Sir, – Shallow-water sites are an essential requirement for fixed-bottom offshore wind projects in order to facilitate the construction of turbine foundations, as waters more than 60 metres deep are generally not feasible for such turbines based on current technology. This, and its proximity to Dublin, may have something to do with why the area around Kish Lighthouse was chosen as the waters in that area are not more than 2 to 26 metres deep and not on shipping lanes.
The UK currently has 18 offshore wind farms, nine of which are in the Irish Sea. The only Irish offshore wind farm is in the Arklow Bank.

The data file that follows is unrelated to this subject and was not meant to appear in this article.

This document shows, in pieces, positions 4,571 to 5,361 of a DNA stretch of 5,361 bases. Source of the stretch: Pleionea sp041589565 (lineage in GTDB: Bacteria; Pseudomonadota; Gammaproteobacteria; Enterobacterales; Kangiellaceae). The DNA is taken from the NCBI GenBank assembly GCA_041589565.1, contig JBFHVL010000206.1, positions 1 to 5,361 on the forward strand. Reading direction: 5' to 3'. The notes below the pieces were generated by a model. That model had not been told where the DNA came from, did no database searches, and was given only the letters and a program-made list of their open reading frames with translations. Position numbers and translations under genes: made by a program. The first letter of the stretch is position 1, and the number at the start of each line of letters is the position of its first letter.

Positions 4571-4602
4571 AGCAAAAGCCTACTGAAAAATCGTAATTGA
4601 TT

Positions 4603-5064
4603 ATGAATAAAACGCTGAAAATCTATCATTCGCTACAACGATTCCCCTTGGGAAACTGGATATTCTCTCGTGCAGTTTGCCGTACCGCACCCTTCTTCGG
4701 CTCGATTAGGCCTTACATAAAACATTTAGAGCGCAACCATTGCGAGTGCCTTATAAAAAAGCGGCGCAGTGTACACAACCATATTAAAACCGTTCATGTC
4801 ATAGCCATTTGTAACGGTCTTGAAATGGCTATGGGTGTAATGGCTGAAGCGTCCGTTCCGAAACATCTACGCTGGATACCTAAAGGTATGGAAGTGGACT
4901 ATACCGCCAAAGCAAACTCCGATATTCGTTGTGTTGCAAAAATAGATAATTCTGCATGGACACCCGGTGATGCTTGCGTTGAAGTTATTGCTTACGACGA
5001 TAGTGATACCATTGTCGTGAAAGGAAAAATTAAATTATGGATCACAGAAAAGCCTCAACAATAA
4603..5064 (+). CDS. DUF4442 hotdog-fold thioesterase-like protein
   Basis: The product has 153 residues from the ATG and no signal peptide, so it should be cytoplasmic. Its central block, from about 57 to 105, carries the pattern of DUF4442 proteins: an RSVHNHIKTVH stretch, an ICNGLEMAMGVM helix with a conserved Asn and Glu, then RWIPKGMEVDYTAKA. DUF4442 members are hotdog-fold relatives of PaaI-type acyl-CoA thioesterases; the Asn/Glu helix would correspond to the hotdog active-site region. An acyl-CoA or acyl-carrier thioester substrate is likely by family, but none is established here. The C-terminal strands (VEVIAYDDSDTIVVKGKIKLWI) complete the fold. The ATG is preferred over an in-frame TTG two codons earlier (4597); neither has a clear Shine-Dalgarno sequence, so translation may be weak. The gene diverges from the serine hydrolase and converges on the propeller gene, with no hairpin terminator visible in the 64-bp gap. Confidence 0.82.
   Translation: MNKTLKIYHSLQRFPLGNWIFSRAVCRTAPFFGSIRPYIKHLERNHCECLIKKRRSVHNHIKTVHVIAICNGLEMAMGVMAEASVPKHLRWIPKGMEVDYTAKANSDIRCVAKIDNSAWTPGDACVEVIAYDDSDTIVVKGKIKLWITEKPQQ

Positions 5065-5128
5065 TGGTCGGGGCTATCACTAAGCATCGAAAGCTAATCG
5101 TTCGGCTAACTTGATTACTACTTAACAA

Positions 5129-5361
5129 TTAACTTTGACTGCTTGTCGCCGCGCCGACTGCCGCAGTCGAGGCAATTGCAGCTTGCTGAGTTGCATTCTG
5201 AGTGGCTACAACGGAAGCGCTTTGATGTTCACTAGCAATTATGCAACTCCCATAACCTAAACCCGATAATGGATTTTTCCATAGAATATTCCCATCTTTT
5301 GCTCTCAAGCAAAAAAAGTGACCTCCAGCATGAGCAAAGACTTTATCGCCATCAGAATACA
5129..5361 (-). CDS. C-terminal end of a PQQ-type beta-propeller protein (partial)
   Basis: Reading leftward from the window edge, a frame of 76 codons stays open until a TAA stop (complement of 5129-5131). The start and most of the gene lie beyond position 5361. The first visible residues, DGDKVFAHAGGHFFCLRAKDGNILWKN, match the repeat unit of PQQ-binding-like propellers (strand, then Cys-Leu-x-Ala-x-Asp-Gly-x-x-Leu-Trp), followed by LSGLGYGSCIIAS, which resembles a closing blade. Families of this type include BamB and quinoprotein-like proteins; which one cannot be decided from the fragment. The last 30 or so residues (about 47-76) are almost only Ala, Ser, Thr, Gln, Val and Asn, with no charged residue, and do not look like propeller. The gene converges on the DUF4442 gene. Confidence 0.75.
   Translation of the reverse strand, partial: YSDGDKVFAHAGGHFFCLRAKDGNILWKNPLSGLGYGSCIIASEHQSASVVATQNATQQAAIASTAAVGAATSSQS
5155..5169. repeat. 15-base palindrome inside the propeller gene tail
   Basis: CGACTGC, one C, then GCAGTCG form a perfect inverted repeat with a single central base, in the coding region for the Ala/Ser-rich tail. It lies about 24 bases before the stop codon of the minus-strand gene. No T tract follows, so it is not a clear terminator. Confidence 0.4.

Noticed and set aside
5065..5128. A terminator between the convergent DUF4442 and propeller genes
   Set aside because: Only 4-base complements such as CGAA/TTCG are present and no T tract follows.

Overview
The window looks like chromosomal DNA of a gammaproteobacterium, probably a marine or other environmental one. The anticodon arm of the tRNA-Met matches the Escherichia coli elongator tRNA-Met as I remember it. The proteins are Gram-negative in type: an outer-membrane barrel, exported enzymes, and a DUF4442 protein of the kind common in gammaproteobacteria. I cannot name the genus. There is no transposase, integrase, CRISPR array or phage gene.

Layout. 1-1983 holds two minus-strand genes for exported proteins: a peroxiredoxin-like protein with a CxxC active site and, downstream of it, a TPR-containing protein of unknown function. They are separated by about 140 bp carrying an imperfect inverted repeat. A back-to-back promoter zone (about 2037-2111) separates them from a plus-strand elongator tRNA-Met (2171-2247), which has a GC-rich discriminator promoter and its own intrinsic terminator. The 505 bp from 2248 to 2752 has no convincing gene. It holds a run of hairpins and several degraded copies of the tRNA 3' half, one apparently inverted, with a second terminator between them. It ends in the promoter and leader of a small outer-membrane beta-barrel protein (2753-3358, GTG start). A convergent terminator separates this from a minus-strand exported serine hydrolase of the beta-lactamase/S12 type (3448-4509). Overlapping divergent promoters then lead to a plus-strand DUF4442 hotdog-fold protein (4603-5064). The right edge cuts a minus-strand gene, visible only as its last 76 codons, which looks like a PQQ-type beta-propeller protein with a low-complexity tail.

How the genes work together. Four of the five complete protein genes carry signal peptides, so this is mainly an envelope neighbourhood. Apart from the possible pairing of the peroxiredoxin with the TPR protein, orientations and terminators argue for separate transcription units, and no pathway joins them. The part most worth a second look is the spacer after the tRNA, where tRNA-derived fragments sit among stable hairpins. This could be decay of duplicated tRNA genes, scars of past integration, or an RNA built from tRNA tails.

Ireland is fast running out of options. We have legislated against nuclear energy, no further licences for oil or gas exploration will be granted and our power stations no longer burn peat, though they still burn wood pellets imported from the southern US where hardwood forests are felled for this purpose. We have no working coal mines. It is planned to build up to 61 wind farms in the Kish area which would yield up to 900 megawatts in energy – enough for the needs of 900,000 homes.
Compared to solar panels, wind turbines release less CO2 into the atmosphere, consume less energy, and produce more energy overall.
Granted, they come with a visual impact which is unsightly but, in the grand scheme of things, have we any choice? – Yours, etc,